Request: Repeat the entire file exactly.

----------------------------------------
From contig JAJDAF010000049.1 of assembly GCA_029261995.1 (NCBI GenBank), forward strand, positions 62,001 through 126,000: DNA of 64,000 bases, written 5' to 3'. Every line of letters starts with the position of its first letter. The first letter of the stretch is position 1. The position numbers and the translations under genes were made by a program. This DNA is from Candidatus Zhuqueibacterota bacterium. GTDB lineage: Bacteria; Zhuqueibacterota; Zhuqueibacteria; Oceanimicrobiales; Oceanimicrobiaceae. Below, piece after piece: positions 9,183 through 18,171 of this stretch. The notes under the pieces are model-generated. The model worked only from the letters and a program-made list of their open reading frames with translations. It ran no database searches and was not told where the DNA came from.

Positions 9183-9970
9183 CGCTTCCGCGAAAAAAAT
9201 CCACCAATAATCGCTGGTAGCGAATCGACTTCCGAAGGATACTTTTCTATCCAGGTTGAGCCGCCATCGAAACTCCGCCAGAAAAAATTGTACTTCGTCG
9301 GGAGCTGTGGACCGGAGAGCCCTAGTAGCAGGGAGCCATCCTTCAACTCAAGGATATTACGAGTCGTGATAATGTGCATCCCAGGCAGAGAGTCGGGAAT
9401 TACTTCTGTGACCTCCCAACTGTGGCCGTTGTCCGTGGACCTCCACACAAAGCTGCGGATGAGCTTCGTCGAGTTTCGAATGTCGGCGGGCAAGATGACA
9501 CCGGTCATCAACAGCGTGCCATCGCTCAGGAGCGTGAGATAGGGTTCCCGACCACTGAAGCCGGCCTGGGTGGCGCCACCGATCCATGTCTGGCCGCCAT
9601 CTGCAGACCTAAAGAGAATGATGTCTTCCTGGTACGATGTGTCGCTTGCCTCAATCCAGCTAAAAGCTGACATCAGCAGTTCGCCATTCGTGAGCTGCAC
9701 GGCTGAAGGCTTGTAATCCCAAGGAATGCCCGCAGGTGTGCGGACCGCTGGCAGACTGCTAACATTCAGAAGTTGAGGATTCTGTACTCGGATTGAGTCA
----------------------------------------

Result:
From contig JAJDAF010000049.1 of assembly GCA_029261995.1 (NCBI GenBank), forward strand, positions 62,001 through 126,000: DNA of 64,000 bases, written 5' to 3'. Every line of letters starts with the position of its first letter. The first letter of the stretch is position 1. The position numbers and the translations under genes were made by a program. This DNA is from Candidatus Zhuqueibacterota bacterium. GTDB lineage: Bacteria; Zhuqueibacterota; Zhuqueibacteria; Oceanimicrobiales; Oceanimicrobiaceae. Below, piece after piece: positions 9,183 through 18,171 of this stretch. The notes under the pieces are model-generated. The model worked only from the letters and a program-made list of their open reading frames with translations. It ran no database searches and was not told where the DNA came from.

Positions 9183-9970
9183 CGCTTCCGCGAAAAAAAT
9201 CCACCAATAATCGCTGGTAGCGAATCGACTTCCGAAGGATACTTTTCTATCCAGGTTGAGCCGCCATCGAAACTCCGCCAGAAAAAATTGTACTTCGTCG
9301 GGAGCTGTGGACCGGAGAGCCCTAGTAGCAGGGAGCCATCCTTCAACTCAAGGATATTACGAGTCGTGATAATGTGCATCCCAGGCAGAGAGTCGGGAAT
9401 TACTTCTGTGACCTCCCAACTGTGGCCGTTGTCCGTGGACCTCCACACAAAGCTGCGGATGAGCTTCGTCGAGTTTCGAATGTCGGCGGGCAAGATGACA
9501 CCGGTCATCAACAGCGTGCCATCGCTCAGGAGCGTGAGATAGGGTTCCCGACCACTGAAGCCGGCCTGGGTGGCGCCACCGATCCATGTCTGGCCGCCAT
9601 CTGCAGACCTAAAGAGAATGATGTCTTCCTGGTACGATGTGTCGCTTGCCTCAATCCAGCTAAAAGCTGACATCAGCAGTTCGCCATTCGTGAGCTGCAC
9701 GGCTGAAGGCTTGTAATCCCAAGGAATGCCCGCAGGTGTGCGGACCGCTGGCAGACTGCTAACATTCAGAAGTTGAGGATTCTGTACTCGGATTGAGTCA